Constable: 'Miracle baby' now working on cystic fibrosis cure
Born two months premature on Sept. 17, 1999, on the bathroom floor with help from paramedics who weren't sure he or his twin sister would survive, Will Belmonte started life as a "miracle," says his mother, Adrian Belmonte. Twenty years later, Will still works in the miracle realm, as The Will B Foundation raises money to find a cure that will help him and every other person with cystic fibrosis.
"Will B. You can do a lot with that," Will says. "One day, I believe there Will B a cure for cystic fibrosis."
The start of the twins' lives 20 years ago was so dramatic, the Daily Herald wrote a story about it.
When Adrian Belmonte, pregnant with the couple's twins, felt something was wrong, she phoned her husband, Bill, a lawyer who rushed home from work to find a host of police and paramedics already there. A police officer asked Adrian how she was.
"Not good. These babies are coming," she remembers saying. Itasca paramedics Kelly Firestone and Mike Haugh delivered Will and his sister, Alexis, on the bathroom floor. Will was blue until Haugh got him breathing. Alexis was breech, with her head facing the wrong way for delivery.
Wood Dale paramedics, also on the scene, rushed Will to Alexian Brothers Medical Center, followed by Itasca paramedics with Alexis. Roselle paramedics took the mom to the hospital.
"They needed to be baptized. That's how critical they were," Adrian says, following the guidelines of her Catholic faith to have everyone baptized before they die.
"The older we get, the more our parents tell us the story of how we were born," says Alexis. "Wow. It's incredible."
The babies ended up at Loyola University Medical Center in Maywood, where they spent two months in the pediatric intensive care unit. At birth, Will weighed 2 pounds, 9 ounces, and Alexis was only 1 pound, 14 ounces.
They came home in November with a 25-pound monitor and tubes in their noses. Alexis is now a healthy sophomore at the University of Minnesota. Will and a roommate have an apartment as they begin their sophomore years at DePaul University in Chicago. As a toddler he seemed fine.
"I played baseball, football. It never occurred to me that something could be going on," Will says of his childhood. By second grade, Will developed a frequent cough. He had tubes put in his ears, his adenoids removed and periodic bouts of pneumonia.
At age 10, Will was diagnosed with cystic fibrosis, a life-shortening, progressive, genetic disease that affects the pancreas and causes thick mucus to form in the lungs. He takes several medications and uses a vibrating vest for treatments every morning and every evening.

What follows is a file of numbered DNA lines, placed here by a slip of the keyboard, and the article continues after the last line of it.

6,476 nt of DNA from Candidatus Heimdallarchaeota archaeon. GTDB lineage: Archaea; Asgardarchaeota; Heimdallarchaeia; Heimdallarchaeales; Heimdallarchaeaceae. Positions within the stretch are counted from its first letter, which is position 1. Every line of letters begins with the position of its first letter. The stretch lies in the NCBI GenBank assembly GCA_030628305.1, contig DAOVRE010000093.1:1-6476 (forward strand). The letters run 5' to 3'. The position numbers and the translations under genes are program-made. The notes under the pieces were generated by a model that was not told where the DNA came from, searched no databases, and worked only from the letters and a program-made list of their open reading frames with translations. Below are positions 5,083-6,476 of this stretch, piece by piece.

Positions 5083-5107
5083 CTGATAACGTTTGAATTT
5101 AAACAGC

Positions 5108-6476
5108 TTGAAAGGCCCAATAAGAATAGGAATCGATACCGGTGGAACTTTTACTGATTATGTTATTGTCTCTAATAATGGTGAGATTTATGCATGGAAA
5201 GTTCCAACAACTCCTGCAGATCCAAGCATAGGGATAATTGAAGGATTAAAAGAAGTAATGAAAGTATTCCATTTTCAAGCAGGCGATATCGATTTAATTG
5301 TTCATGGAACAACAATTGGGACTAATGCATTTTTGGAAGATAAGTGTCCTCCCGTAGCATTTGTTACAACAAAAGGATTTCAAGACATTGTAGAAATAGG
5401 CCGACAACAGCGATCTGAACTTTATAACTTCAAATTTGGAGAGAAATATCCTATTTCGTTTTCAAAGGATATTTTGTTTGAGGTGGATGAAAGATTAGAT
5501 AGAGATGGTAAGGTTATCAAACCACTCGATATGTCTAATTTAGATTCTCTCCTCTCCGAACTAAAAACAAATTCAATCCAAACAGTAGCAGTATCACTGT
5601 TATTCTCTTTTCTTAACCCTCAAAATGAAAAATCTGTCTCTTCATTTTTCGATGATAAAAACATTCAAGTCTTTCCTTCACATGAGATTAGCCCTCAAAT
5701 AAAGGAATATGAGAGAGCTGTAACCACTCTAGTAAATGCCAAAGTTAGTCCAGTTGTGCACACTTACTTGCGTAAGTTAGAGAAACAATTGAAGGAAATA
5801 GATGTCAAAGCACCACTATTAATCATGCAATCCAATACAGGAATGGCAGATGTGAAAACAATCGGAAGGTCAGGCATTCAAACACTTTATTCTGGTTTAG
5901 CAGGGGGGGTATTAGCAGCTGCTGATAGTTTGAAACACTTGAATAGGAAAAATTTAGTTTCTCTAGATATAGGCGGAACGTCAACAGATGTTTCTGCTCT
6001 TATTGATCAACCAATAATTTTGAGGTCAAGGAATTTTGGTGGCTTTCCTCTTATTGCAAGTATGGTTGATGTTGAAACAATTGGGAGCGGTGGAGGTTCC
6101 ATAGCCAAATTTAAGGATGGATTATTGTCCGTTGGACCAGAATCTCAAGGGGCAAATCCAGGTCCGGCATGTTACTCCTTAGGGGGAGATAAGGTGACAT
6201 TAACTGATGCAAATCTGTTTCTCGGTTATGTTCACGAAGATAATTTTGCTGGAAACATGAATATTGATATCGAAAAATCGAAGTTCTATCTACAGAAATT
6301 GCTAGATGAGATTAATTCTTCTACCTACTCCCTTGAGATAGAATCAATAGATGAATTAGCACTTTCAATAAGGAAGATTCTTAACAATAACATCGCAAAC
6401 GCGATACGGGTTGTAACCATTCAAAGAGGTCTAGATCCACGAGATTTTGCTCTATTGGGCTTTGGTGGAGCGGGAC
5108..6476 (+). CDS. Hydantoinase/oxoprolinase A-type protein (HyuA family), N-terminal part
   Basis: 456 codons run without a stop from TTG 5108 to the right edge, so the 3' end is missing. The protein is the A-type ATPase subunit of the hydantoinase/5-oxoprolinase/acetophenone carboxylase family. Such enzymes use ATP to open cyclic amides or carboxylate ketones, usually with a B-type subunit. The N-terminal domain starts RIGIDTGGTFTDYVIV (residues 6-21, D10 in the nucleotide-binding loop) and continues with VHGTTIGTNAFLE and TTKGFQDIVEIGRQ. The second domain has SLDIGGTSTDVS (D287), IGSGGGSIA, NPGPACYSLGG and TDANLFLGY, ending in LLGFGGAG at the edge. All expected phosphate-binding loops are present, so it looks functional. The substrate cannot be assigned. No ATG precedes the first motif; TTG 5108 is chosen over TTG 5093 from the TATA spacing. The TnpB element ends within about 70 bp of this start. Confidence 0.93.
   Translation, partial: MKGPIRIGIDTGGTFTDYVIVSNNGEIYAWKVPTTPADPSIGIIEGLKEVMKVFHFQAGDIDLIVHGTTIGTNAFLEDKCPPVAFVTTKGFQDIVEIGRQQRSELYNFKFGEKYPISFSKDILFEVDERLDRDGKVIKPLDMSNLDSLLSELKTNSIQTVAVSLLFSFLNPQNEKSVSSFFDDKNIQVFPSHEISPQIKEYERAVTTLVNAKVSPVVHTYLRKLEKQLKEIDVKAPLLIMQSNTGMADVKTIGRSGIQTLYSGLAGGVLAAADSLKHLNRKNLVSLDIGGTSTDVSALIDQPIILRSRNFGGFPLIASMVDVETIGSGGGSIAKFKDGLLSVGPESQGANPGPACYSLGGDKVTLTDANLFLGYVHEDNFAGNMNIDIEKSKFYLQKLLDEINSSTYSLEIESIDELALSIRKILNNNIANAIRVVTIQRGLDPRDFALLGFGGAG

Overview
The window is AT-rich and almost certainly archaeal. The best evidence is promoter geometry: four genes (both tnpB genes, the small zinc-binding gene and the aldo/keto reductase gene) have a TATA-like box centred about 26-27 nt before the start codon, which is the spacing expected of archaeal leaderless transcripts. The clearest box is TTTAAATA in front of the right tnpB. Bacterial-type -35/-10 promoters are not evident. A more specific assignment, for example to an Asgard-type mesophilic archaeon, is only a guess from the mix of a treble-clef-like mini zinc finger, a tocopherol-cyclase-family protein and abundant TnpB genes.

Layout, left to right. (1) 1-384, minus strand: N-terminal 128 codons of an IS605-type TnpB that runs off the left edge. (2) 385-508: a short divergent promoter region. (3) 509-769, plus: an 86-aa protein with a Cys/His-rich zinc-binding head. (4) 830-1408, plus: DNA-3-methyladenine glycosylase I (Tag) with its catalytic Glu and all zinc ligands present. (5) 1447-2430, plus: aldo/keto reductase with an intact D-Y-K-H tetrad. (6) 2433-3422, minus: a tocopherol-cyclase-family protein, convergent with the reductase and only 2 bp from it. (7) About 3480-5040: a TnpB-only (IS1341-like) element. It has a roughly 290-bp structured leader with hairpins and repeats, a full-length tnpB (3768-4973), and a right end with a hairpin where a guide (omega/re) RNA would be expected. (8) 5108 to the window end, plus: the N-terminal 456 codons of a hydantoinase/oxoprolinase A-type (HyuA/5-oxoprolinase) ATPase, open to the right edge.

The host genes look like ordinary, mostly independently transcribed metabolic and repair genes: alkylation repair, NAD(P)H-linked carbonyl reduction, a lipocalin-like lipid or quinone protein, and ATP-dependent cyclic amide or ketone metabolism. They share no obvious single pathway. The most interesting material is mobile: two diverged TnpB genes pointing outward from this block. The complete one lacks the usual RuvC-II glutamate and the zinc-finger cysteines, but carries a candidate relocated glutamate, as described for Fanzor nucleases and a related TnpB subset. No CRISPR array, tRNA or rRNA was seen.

Since his father, a Bloomingdale village trustee and lawyer, was diagnosed with multiple sclerosis at age 30, shortly before the twins were born, Will had seen his parents raise funds to fight MS, and figured they could do the same for CF.
"Hey, why don't we start a foundation and put some good out there," Will remembers asking his parents when he was 12. He came up with the name for The Will B Foundation, and the first fundraiser in 2012 raised $10,000 for the Cystic Fibrosis Foundation. Now, Will's foundation, an official 501(c) (3) charity, has already raised more than a half-million dollars and has a goal of raising $100,000 at "Cocktails to Cure CF" from 6-9 p.m. Oct. 10 at Belvedere Events and Banquets, 1170 W. Devon Ave., Elk Grove Village. To buy a $75 ticket or donate, visit thewillbfoundation.org.
Will says he's inspired by his father's attitude about living the best he can with MS. The dad gets inspiration from his son.
"This kid, he doesn't complain. He does what he's supposed to do," Bill says.
"We're so lucky he's as healthy as he is," Alexis says of her twin. "He's very aware of what he has, and he has a compassionate heart to help others." Will and Alexis always come back for the fundraiser.
The family figures the Will B Foundation will outlive CF. "Let's find this cure and figure out who else needs help," Adrian says.
Will is in the minority of CF patients who don't have digestive problems, but his weight is an issue. While many students add the "Freshman 15" pounds in college, the 5-foot-5 Will went from 133 pounds to just 126 during his first year of college.
"That was a big wake-up call for me," says Will. "I have to constantly remind myself to eat. I need 5,000 calories every day, so I have to make some heavy-duty meals."
His treatments take a couple hours out of each day, and Will says he usually misses one week of classes every winter because of his lung issues. "But I want to be as normal as possible," Will says.
A varsity tennis player as a member of the Lake Park High School class of 2016, Will plays intramural basketball and softball in college. While CF typically gets worse with age, Will says he thinks research can flip that prognosis.
"They're coming out with a drug later this year that is supposed to really improve lung function," Will says. "I don't look too far ahead, and I don't look at the past. I just focus on the day-to-day."
Two decades after barely surviving his premature birth, Will is dedicated to living life to the fullest in spite of CF.
"I don't want the disease to control me," Will says. "I want to control the disease."